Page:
If the pupils at Roedean needed proof that spring was finally here, the arrival of the school’s first ever lambs Gruffalo and Sox should reassure them.
The twins, one black one white, were born on the school’s farm on Friday afternoon, with three more expected in the coming days.
This the first time that the school, which has 17 sheep and five goats and 15 chickens, has turned its hand to breeding.
The idea for the farm was dreamt up three years ago by headmaster Oliver Blond to introduce the girls to animal husbandry and better understanding of farm life.
Farm prefects are appointed and, along with head of experiential learning and experienced shepherd Leland Fieldsend, they have overseen the care of the lambs’ mother Baby J along with the other farm animals.
As part of the pupils’ weekly curriculum, they can choose from a range of lessons and activities during their Head Hand Heart (HHH) period, many of them choose to work on the farm.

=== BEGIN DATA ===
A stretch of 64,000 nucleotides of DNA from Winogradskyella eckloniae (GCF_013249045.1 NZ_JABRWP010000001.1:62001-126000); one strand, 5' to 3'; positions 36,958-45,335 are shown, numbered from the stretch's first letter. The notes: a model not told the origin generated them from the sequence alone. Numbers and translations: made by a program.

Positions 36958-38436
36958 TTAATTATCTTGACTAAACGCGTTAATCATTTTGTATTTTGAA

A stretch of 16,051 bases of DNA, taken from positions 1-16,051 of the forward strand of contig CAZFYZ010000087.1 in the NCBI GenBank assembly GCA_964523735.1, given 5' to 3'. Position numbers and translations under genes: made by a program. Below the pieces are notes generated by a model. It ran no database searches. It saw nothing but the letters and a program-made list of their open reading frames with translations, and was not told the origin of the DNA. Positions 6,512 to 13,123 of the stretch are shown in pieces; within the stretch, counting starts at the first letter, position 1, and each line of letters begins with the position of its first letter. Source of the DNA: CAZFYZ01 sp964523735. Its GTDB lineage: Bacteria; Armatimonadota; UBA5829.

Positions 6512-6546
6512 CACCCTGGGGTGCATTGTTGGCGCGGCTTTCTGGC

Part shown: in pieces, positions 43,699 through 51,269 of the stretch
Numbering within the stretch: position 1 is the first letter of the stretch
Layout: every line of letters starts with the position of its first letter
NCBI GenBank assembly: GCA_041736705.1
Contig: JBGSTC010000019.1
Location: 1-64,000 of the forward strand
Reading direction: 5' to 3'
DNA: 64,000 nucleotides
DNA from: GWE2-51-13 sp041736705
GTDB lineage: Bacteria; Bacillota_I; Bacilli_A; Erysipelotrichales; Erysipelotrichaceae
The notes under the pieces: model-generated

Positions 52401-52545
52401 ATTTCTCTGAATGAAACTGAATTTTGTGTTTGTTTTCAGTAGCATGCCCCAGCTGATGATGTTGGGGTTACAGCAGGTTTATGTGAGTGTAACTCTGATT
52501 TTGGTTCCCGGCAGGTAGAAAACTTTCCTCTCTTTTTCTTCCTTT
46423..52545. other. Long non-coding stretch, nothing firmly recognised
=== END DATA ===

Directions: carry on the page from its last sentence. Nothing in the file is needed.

As luck would have it, the lambs were born right in the middle of activity period so the farm prefect where on hand to witness it.
Farm prefect Millie Hoffman, 13, whose mum Bronwyn Eastwood is the farm vet, was there to witness the lambs’ birth. She said: “I was intrigued to see them being born – it was fascinating. It was over so quickly – they were both born in 50 minutes. Their natural instincts, getting up and walking so soon after being born, were amazing and its lovely to see the results of a five-month long process which we have all been involved in. I feel really lucky to have been there and have learnt so much.”
Mr Fieldsend added: “There are loads of activities the girls can do as part of their HHH and the farm option is really popular. They can get outside here on the South Downs, learn about everything from animal husbandry to biodiversity and food security and really get to know the animals. This is the first time we have lambed and it’s proving to be incredibly popular! I’m also sure they are going to be a big hit with the primary school children from Deepdene, St Mark’s CE and Downs School who visit the farm regularly.”